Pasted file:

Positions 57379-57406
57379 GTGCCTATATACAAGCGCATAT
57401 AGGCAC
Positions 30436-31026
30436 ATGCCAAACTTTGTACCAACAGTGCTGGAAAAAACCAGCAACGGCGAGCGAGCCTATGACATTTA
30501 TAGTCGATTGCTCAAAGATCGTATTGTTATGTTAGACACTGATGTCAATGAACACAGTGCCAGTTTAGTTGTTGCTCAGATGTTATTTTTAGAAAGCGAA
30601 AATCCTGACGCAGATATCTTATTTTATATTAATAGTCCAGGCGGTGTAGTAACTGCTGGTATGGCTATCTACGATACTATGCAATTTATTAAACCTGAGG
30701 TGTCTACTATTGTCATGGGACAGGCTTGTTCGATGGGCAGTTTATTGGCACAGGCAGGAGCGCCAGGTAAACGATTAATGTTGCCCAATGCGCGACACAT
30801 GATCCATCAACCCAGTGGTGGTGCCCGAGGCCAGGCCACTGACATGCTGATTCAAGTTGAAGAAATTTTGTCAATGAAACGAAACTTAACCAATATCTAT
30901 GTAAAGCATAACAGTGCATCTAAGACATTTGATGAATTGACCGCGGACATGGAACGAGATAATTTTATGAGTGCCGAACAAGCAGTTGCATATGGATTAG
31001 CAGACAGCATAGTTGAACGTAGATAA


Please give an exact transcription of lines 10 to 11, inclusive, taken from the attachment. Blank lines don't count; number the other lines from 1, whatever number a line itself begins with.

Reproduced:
30901 GTAAAGCATAACAGTGCATCTAAGACATTTGATGAATTGACCGCGGACATGGAACGAGATAATTTTATGAGTGCCGAACAAGCAGTTGCATATGGATTAG
31001 CAGACAGCATAGTTGAACGTAGATAA